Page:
Volvo Makes Life Easier with Roam Delivery Service

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In the past, Volvo's one and only message to the consumer was safety, safety, safety. While today's consumers are still safety conscious, they've also tech savvy and on the lookout for ways to simplify even the smallest details in life. Volvo is adding a new goal to its platform: to make life simpler and easier for the Volvo car owner.

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What could be easier than having packages delivered directly to your car, no matter where it's parked? That's actually proven feasible in a pilot program of Volvo's Roam Delivery Service, which uses an app to allow a delivery person one-time access to an enabled car.

By Kristin Varela | March 5, 2014 | Comments (3)

Apple Unveils CarPlay for Volvo, Mercedes, Ferrari at 2014 Geneva Motor Show

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Having already revolutionized the way people around the world buy and listen to music, communicate with one another and generally manage their daily lives, Apple is taking its innovation on the road. The tech giant today at the 2014 Geneva International Motor Show announced the rollout of its latest bid to dominate the in-car operating-system market: Apple CarPlay — touted as "the best iPhone experience on four wheels." Ferrari, Mercedes-Benz and Volvo will lead the way in offering CarPlay to their customers starting this week, to be followed later by BMW, Ford, GM, Honda, Hyundai, Jaguar Land Rover, Kia, Mitsubishi, Nissan, Subaru and Toyota, according to Apple.

AAA Wants to Protect Personal Data With Connected-Car Bill of Rights

The system allows iPhone users to access all of their content while in the car, with minimal distraction, Apple stated in a news release. CarPlay is available as an update to iOS 7 and works with Lightning-enabled iPhones, including the 5s, 5c and 5 models.

"Once iPhone is connected to a vehicle with CarPlay integration, Siri helps you easily access your contacts, make calls, return missed calls or listen to voicemails," Apple said in a statement. "When incoming messages or notifications arrive, Siri provides an eyes-free experience by responding to requests through voice commands, by reading drivers' messages and letting them dictate responses or simply make a call."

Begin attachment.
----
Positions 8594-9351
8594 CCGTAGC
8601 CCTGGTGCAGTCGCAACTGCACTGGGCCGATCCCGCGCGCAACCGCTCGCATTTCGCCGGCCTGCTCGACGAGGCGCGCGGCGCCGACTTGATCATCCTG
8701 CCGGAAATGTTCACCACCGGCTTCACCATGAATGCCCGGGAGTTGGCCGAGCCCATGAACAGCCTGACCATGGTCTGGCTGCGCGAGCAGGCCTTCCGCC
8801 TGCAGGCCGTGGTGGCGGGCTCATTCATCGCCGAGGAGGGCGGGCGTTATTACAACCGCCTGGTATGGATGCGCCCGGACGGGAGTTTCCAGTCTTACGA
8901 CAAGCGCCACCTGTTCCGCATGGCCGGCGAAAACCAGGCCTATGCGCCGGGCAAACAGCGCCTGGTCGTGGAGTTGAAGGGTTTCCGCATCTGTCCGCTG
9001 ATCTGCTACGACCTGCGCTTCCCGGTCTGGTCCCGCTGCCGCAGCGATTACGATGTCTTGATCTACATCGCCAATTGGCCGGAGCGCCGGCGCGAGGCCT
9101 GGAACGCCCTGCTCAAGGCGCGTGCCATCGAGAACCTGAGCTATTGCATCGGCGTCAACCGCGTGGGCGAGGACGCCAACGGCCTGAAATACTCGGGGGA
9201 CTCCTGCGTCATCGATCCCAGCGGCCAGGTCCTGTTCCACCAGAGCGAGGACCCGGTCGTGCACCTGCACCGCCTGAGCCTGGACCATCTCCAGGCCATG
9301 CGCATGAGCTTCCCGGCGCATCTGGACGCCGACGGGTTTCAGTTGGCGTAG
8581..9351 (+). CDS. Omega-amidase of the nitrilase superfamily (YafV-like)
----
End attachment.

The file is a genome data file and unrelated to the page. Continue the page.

By Matt Schmitz | March 3, 2014 | Comments (2)

Ford May Sync With BlackBerry

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Sync is the voice-activated central command system used to connect mobile devices, entertainment and emergency services within Ford's lineup of cars, trucks and SUVs. Though developed by Ford, at the core of Sync is Microsoft's Windows Embedded Automotive software. Well, for now, anyway. An unnamed industry source says the next-generation Sync is going to ditch Microsoft for BlackBerry's QNX automotive unit used by many other major automakers, according to USA Today (read more here).

Cars.com's struggles with Ford's Sync-powered MyFord Touch are no secret, and new background software could potentially speed up a lot of the lag and address glitches we've experience with the system. Still, the layout and hands-on interface of MyFord Touch is our biggest sore spot. Meaning, the new software could be amazing, but without an update to the interface drivers use every day there could still be problems.

Cars.com's Issues With MyFord Touch

Cars.com photo by Evan Sears

By Joe Bruzek | February 25, 2014 | Comments (1)

Cheetah Tail Could Prevent Car Rollovers, Seriously

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Along with anthropomorphic accessories like eyelashes and mustaches, it's not uncommon to see cars dressed up with plush jungle-cat tails affixed to their rear end, especially in a college town where the dominant sports mascot is, say, a tiger. Researchers in South Africa have found that a tail on a car may in fact be a breakthrough in preventing high-speed rollovers. But the tail belongs to the cheetah and it isn't just for show.

By Matt Schmitz | February 14, 2014 | Comments (12)

Planned Safety Tech Would Prevent Drunken Drivers From Starting Car

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You've heard of cars of the not-so-distant future that drive themselves. But in the even-less-distant future your car may refuse to let you drive — if you've been drinking alcohol, that is. A pair of technologies now under development would automatically detect blood-alcohol content through touch or breath and determine whether the person behind the wheel is sober enough to drive.

New Safety Tech Takes Decades to Hit Entire Car Market

According to Insuarance.com, the National Highway Traffic Safety Administration has extended its multimillion-dollar agreement with a coalition of 15 automakers to develop the Driver Alcohol Detection System for Safety. The safety feature would gauge whether the would-be driver's BAC was greater than the legal limit of 0.08 percent and, if so, prevent them from driving. Unlike in-car devices that use a breath tube and ignition interlock systems for people convicted of alcohol-related driving offenses, DADSS would be more accurate and reliable, Insurance.com reported.